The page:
This September the school bell rang for my son for the first time and since then our life has started to revolve around school and education. So far we are managing well and so far we’ve been happy about it. That said, school life can be a source of anxiety for parents and children I can be a very anxious parent but I have learnt that my son does not thrive with my anxiety (who does?). It’s the positive and optimistic sort of leadership that carries him through transitions. It’s not about dismissing his fear, but about giving him a reassuring smile and many, many words of comfort. What helps me as a parent is the reminder I give to myself that education does not start or end at school. It happens with every human connection that we make.
Have you watched Tea with Mussolini, a film by Franco Zeffirelli? The film is about a group of cultured ladies who meet for tea somewhere in Florence and who take it upon themselves to raise and educate a young boy called Luca. Luca is lucky. Not only because there is an artist, a singer and an archeologist among the women, but primarly because there is a great sense of duty, companionship, trust and care shown by the women, and the conviction that they can raise the boy up well if they do it together. Following the ladies and joining them in their pursuits and favourite pastimes, the boy receives an exemplary education. The ladies are not trying to create or recreate any educational system. They are just themselves and they show the boy what they love most themselves. In that way they become the most convincing teachers the boy could possibly have.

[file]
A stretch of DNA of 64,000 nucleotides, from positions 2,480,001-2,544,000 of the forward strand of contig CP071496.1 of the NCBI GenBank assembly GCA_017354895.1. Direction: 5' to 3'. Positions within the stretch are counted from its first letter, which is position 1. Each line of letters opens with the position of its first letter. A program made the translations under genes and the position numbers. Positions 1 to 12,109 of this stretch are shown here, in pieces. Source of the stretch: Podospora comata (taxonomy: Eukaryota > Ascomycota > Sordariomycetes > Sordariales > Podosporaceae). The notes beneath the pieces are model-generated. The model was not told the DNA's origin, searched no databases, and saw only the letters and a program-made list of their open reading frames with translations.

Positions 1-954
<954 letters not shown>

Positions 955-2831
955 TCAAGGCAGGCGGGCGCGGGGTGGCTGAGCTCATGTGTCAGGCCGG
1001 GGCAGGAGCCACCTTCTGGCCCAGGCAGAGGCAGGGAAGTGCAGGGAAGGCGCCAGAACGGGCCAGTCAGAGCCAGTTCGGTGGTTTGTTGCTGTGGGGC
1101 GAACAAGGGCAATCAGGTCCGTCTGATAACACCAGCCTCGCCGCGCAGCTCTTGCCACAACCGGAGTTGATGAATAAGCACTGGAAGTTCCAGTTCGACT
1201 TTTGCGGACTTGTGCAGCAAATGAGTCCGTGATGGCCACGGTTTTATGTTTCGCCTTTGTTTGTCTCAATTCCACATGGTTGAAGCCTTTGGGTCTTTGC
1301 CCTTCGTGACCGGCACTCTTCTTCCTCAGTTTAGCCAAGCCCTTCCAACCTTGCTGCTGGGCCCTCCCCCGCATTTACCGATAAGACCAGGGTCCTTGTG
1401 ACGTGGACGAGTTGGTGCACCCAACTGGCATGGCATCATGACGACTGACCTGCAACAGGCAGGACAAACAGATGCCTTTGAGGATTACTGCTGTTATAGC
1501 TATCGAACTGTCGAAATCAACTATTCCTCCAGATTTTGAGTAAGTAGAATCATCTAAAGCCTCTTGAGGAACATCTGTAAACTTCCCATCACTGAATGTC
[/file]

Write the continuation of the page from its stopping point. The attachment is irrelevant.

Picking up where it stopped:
Seth Godin, an American author and entrepreneur (being interviewed by Marie Forleo in an incredibly interesting interview that you can find here), asks questions about the purpose of schooling and explains what satisfies his idea of good and useful education: “Coming home with straight A’s is fine, I’ll accept that, but what I’d rather have you do is come home and tell me something amazing that you learned in the spirit of doing something good for someone else, come home and tell me some really dramatic failure that occurred as you were trying to solve an interesting problem.” It’s not the knowledge that’s given on the plate but the one that’s gained through engagement and experiences that is emphasised here. Unique to each human being. Proportional to the involvement each of us has in every small little task we encounter through life.
Of course, this is just a short note on the vast topic of education and I am not making a breakthrough here, but I really love what Seth Godin had to say and I love when communities take responisbility for educating children too. Schools cannot do it on their own.
Do you feel the same?